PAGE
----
THE INFLUENCE OF THE UNIVERSAL BASIC EDUCATION programme (UBE) ON NIGERIAN CHILDREN
THE study'S BACKGROUND
The National Policy on Education was created in order to eliminate illiteracy at all levels of human existence and to provide affordable education to all Nigerians, regardless of class, religion, ethnic origin, or physical appearance. The policy was motivated by a desire to eradicate poverty, raise national policy indices, raise political consciousness, and promote issues of national interpretation. These policy's fundamental goals have not been met.
In order to achieve the aforementioned national policy objectives, the federal government, through the federal ministry of education, has introduced various educational reform programs from time to time. One such educational reform program is universal basic education (UBE).
According to Yoloye (2004), the concept of basic education is not a new one in the Nigerian educational system. It has taken on a global significance in the last decade, and its meaning has expanded. UBE's broader vision includes universalizing access and promoting equity, focusing on learning and improving the learning environment, and strengthening partnerships.
The UBE of 2004 was a significant educational reform that addressed the shortcomings and loopholes of the UPE. The UBE was designed to serve as the foundation for lifelong learning, influencing reading, writing, and the acquisition of other necessary skills for survival and development. This education includes both formal and informal learning of fundamental skills.
However, the (UPE) program was hampered by a number of foreseen difficulties, rendering it virtually unimplemented. For starters, the 1980s' large population meant that there were suddenly a large number of primary school children who could not be easily accommodated in the existing schools. Second, there was a scarcity of trained and qualified teachers, which was exacerbated by the country's political instability at the time.
On September 30, 1999, former President of the Federal Republic of nigeria, Chief Olusegun Obasanjo, launched the Universal Basic Education (UBE) program in Sokoto. The first batch of primary one students for the program was enrolled across the country in the 2000/2001 academic year.
The following are the goals of the UBE program:
Creating a strong awareness of the importance of education and a strong commitment to its vigorous promotion among all citizens.
The UBE program provides free, universal, and compulsory education to all Nigerian children of school-going age.
reducing the rate of dropout from the formal school system dramatically (through improved relevance quality and efficiency).
Catering for the learning needs of young people who have had to interrupt their schooling for one reason or another through appropriate forms of complementary approaches to the provision and promotion of basic education; and ensuring the acquisition of appropriate levels of literacy, numeracy, manipulative, communicative, and life skills, as well as the ethnical, moral, and civil values required for laying a solid foundation for life long learning.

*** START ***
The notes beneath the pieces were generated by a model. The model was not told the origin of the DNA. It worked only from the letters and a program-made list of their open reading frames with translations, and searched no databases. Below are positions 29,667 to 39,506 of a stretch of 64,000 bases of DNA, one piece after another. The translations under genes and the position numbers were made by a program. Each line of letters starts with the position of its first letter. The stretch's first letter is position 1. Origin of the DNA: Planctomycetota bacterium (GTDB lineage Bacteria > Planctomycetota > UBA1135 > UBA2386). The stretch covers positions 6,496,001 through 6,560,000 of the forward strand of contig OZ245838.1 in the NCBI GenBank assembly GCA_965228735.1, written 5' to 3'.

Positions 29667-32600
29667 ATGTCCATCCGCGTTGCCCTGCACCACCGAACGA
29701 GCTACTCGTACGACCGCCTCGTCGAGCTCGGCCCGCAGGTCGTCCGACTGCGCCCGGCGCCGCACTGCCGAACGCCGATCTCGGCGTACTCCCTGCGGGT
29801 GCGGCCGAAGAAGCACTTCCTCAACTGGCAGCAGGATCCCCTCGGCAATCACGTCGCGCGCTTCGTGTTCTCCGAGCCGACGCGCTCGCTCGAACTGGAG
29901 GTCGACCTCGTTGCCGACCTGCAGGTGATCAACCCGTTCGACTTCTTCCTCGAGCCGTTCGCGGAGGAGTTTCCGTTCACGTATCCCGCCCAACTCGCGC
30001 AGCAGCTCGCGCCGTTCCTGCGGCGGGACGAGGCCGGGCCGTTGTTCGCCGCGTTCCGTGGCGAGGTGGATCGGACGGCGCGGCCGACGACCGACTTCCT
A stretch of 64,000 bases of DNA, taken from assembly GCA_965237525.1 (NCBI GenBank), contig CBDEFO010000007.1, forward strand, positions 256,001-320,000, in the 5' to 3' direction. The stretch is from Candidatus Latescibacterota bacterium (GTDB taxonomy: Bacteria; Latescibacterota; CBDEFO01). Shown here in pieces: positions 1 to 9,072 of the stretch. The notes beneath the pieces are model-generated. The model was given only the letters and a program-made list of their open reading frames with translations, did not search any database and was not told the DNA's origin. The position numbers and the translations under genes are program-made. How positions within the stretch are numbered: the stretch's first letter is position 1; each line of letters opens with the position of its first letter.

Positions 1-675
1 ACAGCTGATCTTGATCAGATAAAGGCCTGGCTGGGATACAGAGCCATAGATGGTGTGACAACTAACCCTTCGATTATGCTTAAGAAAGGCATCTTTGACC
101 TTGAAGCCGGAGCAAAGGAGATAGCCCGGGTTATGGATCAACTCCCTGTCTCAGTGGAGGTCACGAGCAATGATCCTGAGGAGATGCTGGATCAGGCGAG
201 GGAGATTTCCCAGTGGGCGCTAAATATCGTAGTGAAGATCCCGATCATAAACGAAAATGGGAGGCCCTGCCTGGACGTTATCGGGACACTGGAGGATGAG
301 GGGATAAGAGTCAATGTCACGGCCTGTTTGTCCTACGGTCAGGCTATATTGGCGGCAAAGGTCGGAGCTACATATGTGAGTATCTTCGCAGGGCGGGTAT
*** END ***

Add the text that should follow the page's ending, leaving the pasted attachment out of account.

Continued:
Over time, the country's educational system has failed to meet the Nigerian people's longings and aspirations. This necessitated system changes on a regular basis. Making basic education compulsory for the populace is necessary for any nation to reduce illiteracy, ignorance, and poverty while also stimulating and accelerating the pace of national development, political consciousness, and national integration.
Recognizing this fact, Nigeria implemented universal primary education about nine years ago. As a result, the study looked into the perceived contribution of universal basic education to national development in Nigeria.
QUESTIONS FOR research
1. Do primary school students have access to free education?
2. Do students in junior secondary schools have access to free books?
3. Are teachers highly motivated to teach?
4. Is there an adequate supply of teaching materials and equipment?
The goal of this study is to examine the objectives and problems associated with the implementation of universal basic education and to propose potential solutions to help the program overcome the challenges it faces.
THE STUDY'S IMPORTANCE
The study's findings will be extremely useful in the educational sector.
a) It would raise public awareness about the importance of the program to the educational system.
b) It would provide information to practitioners, such as teachers, planners, and other stakeholders in the child's education.
c) The study will allow planners to identify the issues that hampered the UPE program in order to avoid them in the UBE program.
Education is the process of imparting knowledge and skills through training to enable a child or individual to develop a positive attitude in order to adapt to the society to which he or she belongs.
Basic education is the type of education provided to a child in the first year of school to help them develop skills and a practical orientation.
In Nigeria, primary education is the first level of education organized in the formal school system and is provided to children aged 6 to 11 years.
Secondary education is the type of education provided in a school for children aged 12-14 for junior secondary schools and 15-18 for senior secondary schools.
An experienced teacher is one who has taught a specific subject in his or her area of specialization in a school continuously over a period of time.
Informal education, both free and compulsory, is education provided to children of school-going age from primary to junior secondary levels.
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THE INFLUENCE OF THE UNIVERSAL BASIC EDUCATION PROGRAMME (UBE) ON NIGERIAN CHILDREN